'Not fair': Runner-up fumes over transgender world champion

McKinnon (centre) with her competitors. Image: Twitter

A Canadian transgender athlete has been slammed by a competitor after becoming the first to win a cycling world championship.

Dr Rachel McKinnon, who was born a male, won gold in the women’s 35-44 age bracket at the UCI Masters track championships in Los Angeles on Sunday.

“First transgender woman world champion…ever*”, she posted on social media alongside a photo on the podium with second- and third-place finishers, Carolien Van Herrikhuyzen of the Netherlands and Jennifer Wagner of the US.

McKinnon’s achievement was lauded by some on social media, given the fact she has to suppress her testosterone levels to what she deems “unhealthily low” levels.

But third-place finisher Wagner led the criticism against McKinnon’s participation in the championships.

“I was the 3rd place rider. It’s definitely NOT fair,” Wagner tweeted in response to controversial commentator Katie Hopkins.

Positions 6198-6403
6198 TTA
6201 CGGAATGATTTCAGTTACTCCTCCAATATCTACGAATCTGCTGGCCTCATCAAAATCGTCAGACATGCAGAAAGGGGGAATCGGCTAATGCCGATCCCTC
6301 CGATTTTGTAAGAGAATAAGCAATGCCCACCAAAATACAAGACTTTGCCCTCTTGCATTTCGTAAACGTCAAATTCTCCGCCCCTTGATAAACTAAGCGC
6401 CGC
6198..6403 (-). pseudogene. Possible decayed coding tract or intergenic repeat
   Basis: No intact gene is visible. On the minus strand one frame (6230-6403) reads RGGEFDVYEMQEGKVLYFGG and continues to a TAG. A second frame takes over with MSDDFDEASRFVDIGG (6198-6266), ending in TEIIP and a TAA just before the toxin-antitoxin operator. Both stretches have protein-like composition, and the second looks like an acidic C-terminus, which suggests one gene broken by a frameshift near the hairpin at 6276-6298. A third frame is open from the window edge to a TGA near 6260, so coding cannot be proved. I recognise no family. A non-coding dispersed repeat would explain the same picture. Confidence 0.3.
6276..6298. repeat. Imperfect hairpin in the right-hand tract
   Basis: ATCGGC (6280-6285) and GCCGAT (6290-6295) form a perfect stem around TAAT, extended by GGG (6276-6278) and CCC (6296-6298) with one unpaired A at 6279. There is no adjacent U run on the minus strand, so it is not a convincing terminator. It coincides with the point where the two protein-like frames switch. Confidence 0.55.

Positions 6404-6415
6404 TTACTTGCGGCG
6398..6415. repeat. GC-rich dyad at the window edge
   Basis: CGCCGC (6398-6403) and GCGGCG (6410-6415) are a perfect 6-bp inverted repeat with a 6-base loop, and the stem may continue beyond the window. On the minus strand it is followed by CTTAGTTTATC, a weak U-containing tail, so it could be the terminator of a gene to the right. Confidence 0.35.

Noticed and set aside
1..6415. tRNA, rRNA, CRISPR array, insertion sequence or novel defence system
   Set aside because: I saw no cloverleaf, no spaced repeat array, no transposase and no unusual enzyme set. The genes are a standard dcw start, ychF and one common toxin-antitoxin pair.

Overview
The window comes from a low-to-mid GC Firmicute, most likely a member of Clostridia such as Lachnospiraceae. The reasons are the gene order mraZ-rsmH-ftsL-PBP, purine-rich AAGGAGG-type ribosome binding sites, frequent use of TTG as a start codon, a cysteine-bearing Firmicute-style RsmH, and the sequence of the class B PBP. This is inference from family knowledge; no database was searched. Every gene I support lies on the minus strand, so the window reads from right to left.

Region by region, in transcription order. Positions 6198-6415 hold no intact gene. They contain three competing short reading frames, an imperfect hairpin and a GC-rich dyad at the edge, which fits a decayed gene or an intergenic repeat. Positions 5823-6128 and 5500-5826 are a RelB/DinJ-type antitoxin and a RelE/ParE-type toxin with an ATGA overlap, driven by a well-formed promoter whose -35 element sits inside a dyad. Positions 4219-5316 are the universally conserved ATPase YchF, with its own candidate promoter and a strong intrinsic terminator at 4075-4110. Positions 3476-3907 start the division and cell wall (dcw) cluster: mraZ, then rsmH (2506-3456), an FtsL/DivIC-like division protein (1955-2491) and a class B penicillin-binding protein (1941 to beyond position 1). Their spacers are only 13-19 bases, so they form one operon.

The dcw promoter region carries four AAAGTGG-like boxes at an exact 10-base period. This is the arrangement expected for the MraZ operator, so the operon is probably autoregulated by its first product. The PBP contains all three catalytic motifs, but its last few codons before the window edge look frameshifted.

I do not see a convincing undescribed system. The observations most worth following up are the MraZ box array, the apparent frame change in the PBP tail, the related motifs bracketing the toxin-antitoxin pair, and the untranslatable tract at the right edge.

Hopkins took a huge swipe at the ‘febrile madness’ that allowed McKinnon to compete.



Others on social media accused McKinnon of cheating, claiming her competing is unfair to cisgender women.




McKinnon has since hit out at the criticism, telling velonews.com she enjoyed no physical advantage over her competitors.

“I think there is absolutely no evidence that I have an unfair advantage,” she said.

“People who oppose transgender inclusion in sport put us in the double bind. It’s the “damned if you do, damned if you don’t” scenario.

“If I win, they attribute it to me being trans and having an unfair advantage. If I lose, the same people think I must not be good anyway. People will never attribute my winning to hard work which is what I think I deserve.”


McKinnon, an assistant professor at the College of Charleston Department of Philosophy who studies transgender issues, posted a lecture she presented entitled, “Including Trans Women Athletes in Sport”, in rebuttal to those citing the ethics and fairness of her being allowed to compete.

In an article in USA Today in January, she argued her competing is not a question of athletic advantage, but one of human rights.

“We cannot have a woman legally recognised as a trans woman in society, and not be recognised that way in sports,” McKinnon was quoted as saying.

“Focusing on performance advantage is largely irrelevant because this is a rights issue. We shouldn’t be worried about trans people taking over the Olympics. We should be worried about their fairness and human rights instead.”




With Yahoo Sports Canada